If the craftsmen of past centuries built temples with all their might, those of today are not left out. The art of lacquer leaves you dreaming, certainly more so than that of making corn cigars ...

 

 

The ancient art of lacquer

In Myanmar, artisans have taken the art of lacquerware to its peak. How can you imagine that this pretty little shiny black bowl with its drawings required so much time and meticulous work.

Lacquer is a resin produced by shrubs. To make a lacquer object, you can use various supports. Whether it is wood, woven bamboo strips and horsehair, eggshells, the possibilities are endless.

The secret lies (apart from the extraordinary know-how of the artists) in patience and time. Multiple coats of lacquer are necessary and drying time essential between each coat.

When the object has become sufficiently solid, the artists proceed to their decoration.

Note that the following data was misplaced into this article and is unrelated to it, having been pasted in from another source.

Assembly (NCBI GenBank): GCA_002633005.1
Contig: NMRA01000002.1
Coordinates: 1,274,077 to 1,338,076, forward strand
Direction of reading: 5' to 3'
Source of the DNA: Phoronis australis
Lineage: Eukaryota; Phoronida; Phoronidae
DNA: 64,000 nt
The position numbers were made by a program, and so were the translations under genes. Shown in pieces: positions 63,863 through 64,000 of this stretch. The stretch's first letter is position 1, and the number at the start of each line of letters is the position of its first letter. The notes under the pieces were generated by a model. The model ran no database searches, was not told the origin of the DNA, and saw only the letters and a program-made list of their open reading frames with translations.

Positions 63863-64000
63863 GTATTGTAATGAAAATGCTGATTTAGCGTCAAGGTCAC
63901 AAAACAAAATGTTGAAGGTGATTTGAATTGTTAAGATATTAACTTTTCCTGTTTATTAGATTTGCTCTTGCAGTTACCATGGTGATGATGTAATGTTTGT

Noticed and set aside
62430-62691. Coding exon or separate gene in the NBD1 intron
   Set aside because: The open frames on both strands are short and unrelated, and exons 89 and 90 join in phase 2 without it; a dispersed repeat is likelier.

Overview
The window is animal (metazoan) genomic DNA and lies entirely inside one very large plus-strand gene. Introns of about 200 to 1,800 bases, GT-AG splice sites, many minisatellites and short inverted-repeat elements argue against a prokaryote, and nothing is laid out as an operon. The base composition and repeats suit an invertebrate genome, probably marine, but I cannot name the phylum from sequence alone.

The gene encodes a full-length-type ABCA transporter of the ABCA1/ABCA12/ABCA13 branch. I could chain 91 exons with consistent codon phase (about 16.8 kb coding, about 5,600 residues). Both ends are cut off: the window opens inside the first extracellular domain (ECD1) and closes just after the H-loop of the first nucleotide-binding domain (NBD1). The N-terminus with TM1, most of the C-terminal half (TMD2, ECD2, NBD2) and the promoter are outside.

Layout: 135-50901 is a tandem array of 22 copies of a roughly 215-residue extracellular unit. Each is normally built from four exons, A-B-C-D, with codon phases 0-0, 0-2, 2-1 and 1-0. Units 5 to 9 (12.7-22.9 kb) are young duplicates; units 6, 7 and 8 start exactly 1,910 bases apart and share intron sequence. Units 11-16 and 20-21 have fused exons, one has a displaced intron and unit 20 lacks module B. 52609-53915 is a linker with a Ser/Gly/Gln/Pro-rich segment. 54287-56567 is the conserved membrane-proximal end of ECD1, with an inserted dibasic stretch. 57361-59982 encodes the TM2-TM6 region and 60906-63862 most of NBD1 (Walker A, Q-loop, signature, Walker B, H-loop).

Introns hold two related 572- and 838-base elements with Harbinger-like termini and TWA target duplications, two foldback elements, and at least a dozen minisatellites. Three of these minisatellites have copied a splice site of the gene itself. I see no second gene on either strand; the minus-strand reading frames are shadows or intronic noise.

It's so exciting to follow.

 

There are also Burmese cigars ... But if no one in the world is able to compete with lacquer artists, not sure that this also applies to the manufacture of cigars ...

And what about the art of rolling in peanuts ...

 

about the place, Bagan:

The city of Bagan in Burma (Myanmar) is listed as a Unesco Heritage Site. Its name means "the city which tramples its enemies". The city's origins date back to the 9th century. It was the capital of the Pagan Empire. During the 250 years of the city's heyday, thousands of religious buildings were built. A thousand stupas, ten times more small temples and around 3000 monasteries were created in these blessed times for the inhabitants of the region. We are talking about a period from 1044 to 1287.

Many of these buildings were destroyed during wars or by earthquakes but there are enough left to amaze the most demanding tourists.

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Bagan, Myanmar